Periodically we’ll be interviewing Senior CEME Fellows to check in on their latest research, big questions they’ve been pondering and everything they’re keeping an eye on in the world. Today we spoke with Ignacio Mas, a consultant on mobile money and financial inclusion.
Interviewer: What are the questions that keep you up at night around your current research/focus of interest?
IM: The issue I focus most on is how to get people to accept electronification of money from a storage of value point of view. It is clear that people find value in transferring money electronically. But for most money transfer systems even, if we call them mobile money, it is still a cash-to-cash service. It is someone bringing cash into a store, cash being taken out of the store at the other end, and what happens in between, to me, it is more of a business model issue. To me the big question is how do we go beyond payments to make people comfortable storing their value digitally where that is adding value to them. As a result having the benefit of storage value, safer, more private, but also to drive more electronic payments. I think there is a huge amount of hype happening around mobile money which is unjustified. It is not a realistic depiction of what is happening in the field. Mobile money even in Kenya is a very anecdotal use, because people use it maybe two or three times a month, it is not a daily thing.
Interviewer: What do you see in the developments and events around the world today that make your work relevant and timely?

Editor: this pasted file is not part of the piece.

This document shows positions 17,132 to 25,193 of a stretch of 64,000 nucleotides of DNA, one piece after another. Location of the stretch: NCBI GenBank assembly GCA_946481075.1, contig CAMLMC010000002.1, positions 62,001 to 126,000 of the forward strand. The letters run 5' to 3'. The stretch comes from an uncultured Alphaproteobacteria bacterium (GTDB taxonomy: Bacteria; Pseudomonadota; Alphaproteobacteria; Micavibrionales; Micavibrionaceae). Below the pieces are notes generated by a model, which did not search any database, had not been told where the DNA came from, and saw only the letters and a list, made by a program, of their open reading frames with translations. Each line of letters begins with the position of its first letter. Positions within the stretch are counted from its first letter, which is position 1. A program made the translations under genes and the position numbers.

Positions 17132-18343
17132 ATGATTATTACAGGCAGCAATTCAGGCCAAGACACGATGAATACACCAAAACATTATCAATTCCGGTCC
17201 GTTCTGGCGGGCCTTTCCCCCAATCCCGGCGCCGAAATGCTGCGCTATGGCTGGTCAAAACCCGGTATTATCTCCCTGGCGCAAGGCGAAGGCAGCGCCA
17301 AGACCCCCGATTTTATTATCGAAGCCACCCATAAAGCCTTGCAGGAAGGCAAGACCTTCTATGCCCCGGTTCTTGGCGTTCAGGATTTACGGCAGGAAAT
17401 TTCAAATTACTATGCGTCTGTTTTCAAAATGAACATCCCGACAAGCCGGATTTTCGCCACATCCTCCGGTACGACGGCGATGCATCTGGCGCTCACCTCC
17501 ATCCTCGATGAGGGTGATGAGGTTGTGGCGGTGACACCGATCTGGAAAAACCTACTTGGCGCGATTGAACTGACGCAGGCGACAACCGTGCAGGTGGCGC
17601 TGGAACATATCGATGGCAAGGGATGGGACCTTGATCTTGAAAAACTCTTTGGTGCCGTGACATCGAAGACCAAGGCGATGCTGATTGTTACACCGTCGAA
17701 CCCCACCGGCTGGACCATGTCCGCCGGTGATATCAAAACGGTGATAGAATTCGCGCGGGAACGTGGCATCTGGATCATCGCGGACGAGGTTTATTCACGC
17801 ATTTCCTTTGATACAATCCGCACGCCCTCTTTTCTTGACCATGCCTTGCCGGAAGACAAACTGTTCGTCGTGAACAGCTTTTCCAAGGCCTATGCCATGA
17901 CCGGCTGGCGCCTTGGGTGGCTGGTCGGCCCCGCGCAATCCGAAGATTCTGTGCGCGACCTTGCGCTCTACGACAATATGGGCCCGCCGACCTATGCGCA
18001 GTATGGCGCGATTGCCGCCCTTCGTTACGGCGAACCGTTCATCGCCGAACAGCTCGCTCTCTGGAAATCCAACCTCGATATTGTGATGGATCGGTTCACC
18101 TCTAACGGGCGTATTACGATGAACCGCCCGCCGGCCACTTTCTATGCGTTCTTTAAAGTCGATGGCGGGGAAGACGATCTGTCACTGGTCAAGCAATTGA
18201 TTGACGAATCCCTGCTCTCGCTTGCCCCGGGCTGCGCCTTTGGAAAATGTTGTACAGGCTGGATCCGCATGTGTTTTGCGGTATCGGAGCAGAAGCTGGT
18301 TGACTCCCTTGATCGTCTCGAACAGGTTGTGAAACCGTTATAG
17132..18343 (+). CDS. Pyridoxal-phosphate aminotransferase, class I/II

IM: I do think that people want more of a sense of control over their money. Digital has an opportunity for doing that. More control because there should be much more flexible management of money when it is zeros and ones as opposed to when it is embodied in physical commodities. More control because sometimes I want more privacy, sometimes I want less privacy, so I can pick and choose much more how to run my financial life rather than be determined by a few physical products that happen to be around me like a cow, or some jewels, or what a bank happens to propose to me. I don’t necessarily aim for people to be managing their financial lives differently, I just want them to have better options so that the products fit their behaviors. Of course behaviors will change as a result, but I am very clear in my mind that what I want to see happen is for them to be offered better products — not for them to change their behaviors, necessarily.
Interviewer: Where do you see the greatest opportunities for impact for students who affiliate or work with IBGC?
IM: I think there is a bridging function that is missing. We have a lot of researchers doing massively detailed work and then you have practitioners doing massively simplified delivery of product. I think there are very few people who are able to bridge the two. There are too many people who go for the comfort of research, collecting lots of data without really asking what are we going to be doing about it? There are not enough people saying concretely the opportunities for improvement are this, this, this, and that. I think this bridging function is one where schools like this one should be very well positioned, with some rigor and based on solid evidence but geared toward causing actual change.
Interviewer: What is the most interesting book you have read recently?
IM: I really enjoyed two books about the history of money, one by an anthropologist (Debt the First 5,000 Years, by David Graeber) and the other by an economist (Felix Martin´s Money: The Unauthorised Biography).